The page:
But in the years since my son was born, my passion has cooled. And I do not miss it.

I’ve made peace with many of my feelings about birth, and I don’t want to go back to that out-of-control, all-consuming obsession with something I had little ability to change or even affect.

I’m enjoying the calm, and I’m afraid of getting pulled back into the intensity.

While I don’t think the out-of-control type of passion is necessary for activism, I don’t know how to be an activist without it. I want to be an equanimous activist. I want to stand in the river and let the current rush by me. But I’ve yet to figure out how to get into the river without the struggle, so I continue to stand on shore.

With all of the things I fear, the biggest is that if I were put to a moral test like those that so many faced during World War II, I would fail.

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NaNoWriMo Day 8 Word Count: 14,124

Unconditional Acceptance: Hotel on the Corner of Bitter and Sweet by Jamie Ford

Hotel on the Corner of Bitter and Sweet
Hotel on the Corner of Bitter and Sweet by Jamie Ford
My rating: 3 of 5 stars

What can I say about this book?

I can say that I think the appeal is in the subject matter rather than in the writing.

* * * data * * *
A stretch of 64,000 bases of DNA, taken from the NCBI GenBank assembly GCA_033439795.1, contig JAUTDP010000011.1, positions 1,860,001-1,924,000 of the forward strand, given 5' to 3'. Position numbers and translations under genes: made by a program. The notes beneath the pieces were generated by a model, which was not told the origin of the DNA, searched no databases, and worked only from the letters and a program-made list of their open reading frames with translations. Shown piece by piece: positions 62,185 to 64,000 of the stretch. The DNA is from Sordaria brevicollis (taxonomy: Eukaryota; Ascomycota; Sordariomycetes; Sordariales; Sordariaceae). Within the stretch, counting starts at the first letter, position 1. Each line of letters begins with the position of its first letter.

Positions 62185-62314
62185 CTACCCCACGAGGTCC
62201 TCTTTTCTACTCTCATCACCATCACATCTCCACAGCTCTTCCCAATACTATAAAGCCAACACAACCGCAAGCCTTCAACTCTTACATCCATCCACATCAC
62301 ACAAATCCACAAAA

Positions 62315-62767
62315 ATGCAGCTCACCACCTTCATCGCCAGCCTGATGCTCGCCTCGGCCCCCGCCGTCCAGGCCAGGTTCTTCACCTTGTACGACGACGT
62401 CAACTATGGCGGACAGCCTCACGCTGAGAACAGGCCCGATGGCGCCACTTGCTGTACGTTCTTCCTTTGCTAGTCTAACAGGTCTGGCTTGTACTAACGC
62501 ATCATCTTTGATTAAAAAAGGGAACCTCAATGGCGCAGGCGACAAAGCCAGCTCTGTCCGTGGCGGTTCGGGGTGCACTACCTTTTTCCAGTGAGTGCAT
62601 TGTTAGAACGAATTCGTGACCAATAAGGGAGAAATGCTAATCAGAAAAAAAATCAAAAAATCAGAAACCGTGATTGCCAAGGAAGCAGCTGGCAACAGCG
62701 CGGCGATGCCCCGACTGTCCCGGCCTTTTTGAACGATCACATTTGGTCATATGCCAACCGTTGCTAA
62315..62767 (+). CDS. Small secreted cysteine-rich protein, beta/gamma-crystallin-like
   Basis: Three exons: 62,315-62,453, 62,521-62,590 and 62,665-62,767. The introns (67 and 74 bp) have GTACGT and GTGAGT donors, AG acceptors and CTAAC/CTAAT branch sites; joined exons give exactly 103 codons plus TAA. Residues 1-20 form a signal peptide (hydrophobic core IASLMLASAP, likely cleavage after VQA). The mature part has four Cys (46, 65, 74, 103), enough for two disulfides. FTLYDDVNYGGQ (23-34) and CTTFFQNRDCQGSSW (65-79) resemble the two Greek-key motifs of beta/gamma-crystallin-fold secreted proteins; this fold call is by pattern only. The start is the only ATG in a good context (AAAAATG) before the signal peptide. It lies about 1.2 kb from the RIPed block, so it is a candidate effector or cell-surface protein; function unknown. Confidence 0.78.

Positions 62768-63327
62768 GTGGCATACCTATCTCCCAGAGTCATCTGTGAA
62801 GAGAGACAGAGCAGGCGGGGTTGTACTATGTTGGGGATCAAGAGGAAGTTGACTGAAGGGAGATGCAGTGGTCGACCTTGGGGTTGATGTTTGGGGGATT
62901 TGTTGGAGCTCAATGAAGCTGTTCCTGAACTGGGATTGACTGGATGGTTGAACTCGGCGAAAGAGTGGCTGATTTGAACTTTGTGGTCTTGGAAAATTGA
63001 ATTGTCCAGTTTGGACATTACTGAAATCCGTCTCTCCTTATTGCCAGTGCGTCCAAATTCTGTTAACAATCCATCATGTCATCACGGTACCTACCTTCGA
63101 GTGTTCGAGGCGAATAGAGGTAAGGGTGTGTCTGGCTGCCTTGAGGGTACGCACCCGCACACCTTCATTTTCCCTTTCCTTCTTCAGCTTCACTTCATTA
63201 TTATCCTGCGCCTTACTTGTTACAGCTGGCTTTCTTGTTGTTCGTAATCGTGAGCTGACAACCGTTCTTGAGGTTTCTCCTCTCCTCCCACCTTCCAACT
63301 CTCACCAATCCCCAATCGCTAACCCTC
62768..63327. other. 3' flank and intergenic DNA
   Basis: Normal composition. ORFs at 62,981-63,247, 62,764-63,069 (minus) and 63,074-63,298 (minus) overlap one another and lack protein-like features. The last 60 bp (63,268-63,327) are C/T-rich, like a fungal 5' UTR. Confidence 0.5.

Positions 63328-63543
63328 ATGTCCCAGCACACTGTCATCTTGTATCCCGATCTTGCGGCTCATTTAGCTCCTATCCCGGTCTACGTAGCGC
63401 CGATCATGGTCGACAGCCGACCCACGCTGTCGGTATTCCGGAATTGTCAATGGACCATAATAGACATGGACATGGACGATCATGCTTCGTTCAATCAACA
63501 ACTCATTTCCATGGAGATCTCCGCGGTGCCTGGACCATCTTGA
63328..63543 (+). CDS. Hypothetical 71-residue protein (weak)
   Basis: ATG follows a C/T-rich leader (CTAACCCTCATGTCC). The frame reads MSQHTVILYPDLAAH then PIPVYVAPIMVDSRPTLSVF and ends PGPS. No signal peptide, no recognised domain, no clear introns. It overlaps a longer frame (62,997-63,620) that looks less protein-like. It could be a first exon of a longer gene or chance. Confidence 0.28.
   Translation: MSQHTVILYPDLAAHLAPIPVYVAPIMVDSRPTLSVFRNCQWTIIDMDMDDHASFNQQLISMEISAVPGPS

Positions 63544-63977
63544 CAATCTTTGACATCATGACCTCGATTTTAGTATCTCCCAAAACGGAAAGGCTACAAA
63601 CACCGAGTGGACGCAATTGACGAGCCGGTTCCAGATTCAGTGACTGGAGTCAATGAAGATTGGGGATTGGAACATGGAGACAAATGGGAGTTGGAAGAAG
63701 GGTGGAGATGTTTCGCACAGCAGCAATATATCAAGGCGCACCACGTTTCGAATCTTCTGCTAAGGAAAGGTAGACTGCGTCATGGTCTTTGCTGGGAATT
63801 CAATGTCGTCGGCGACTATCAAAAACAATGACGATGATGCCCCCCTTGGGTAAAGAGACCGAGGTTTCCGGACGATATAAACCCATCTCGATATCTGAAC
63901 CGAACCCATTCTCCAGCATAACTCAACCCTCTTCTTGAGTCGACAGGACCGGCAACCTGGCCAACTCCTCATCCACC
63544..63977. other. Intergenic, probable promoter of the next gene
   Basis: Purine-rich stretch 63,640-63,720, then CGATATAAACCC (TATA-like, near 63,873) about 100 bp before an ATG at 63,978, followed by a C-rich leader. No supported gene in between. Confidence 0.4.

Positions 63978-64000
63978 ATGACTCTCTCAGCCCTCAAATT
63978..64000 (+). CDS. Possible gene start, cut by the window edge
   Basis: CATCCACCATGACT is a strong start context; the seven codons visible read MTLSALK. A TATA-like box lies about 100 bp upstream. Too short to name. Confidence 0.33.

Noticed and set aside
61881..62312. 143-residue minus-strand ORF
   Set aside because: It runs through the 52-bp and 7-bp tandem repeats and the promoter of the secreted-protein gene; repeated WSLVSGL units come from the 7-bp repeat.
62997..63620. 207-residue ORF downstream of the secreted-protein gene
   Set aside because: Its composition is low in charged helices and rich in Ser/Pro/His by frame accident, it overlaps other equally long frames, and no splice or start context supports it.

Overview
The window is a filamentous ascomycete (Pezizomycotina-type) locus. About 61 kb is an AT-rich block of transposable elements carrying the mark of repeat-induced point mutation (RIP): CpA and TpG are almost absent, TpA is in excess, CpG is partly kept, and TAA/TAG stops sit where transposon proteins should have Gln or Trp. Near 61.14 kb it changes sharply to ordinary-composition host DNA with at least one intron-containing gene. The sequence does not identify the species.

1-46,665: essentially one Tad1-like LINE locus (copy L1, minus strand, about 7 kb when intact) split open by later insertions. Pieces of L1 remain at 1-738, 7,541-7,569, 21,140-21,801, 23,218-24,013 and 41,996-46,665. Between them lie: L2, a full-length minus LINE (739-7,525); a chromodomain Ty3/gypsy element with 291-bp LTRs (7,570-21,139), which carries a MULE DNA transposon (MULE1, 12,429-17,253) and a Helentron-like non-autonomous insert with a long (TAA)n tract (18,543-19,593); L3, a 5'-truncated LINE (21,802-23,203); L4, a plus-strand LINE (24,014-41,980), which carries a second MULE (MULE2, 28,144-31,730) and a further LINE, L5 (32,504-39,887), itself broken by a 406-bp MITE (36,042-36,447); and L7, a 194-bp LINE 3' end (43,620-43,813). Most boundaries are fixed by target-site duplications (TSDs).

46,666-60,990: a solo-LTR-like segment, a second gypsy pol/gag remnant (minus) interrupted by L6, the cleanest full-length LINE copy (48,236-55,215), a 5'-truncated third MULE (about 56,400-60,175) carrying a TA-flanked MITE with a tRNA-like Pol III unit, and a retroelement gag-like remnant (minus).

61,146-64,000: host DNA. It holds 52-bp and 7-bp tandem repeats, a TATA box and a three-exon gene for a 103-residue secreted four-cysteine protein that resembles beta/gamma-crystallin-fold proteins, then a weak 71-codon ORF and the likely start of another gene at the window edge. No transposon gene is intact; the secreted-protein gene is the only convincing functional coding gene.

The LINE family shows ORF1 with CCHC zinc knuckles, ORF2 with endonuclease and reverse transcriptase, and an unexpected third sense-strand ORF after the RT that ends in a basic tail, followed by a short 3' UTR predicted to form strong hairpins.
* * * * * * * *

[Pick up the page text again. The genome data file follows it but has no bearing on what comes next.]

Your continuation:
I can say that, like with Kathryn Stockett’s The Help, this book dealt with a subject that is both a black mark on the history of the United States and a subject that most people don’t talk about.

I can say that I thought the characters were a bit flat. They seemed there to further the storyline rather than existing in their own right.

I enjoyed the thought exercises that resulted from considering the topics in this book, but I didn’t find it a joy to read as literature. Ford often used more words than were necessary; he did more telling than showing, if you will. Not that I’m not guilty of the same thing. I am. I’m always using extraneous words. Maybe that’s why I notice it when another writer does it.

I found Henry to be a little unrealistic as a 12-year-old. The book I’d read just before this one was Let the Right One In by John Ajvide Lindqvist, in which the protagonist was also a 12-year-old boy, bullied at school, hoping for the approval of his parents, and in the midst of a forbidden love. Of course, Oskar’s love was a vampire, not Japanese, but the other similarities stand. I bring this up because I found Oskar to be much more believable as a 12-year-old than I found Henry to be. Yes, Henry is from a Chinese family in the 1940’s during a war. He’s got considerably greater responsibilities than Oskar has. But Henry has no toys. He reads no books. He listens to one radio show, but that’s only mentioned once in the course of the book. He hangs out listening to jazz on the sly because his parents wouldn’t approve. I could see maybe a 15-year-old, maybe even a 14-year-old doing something like that, but 12? I just don’t quite buy it.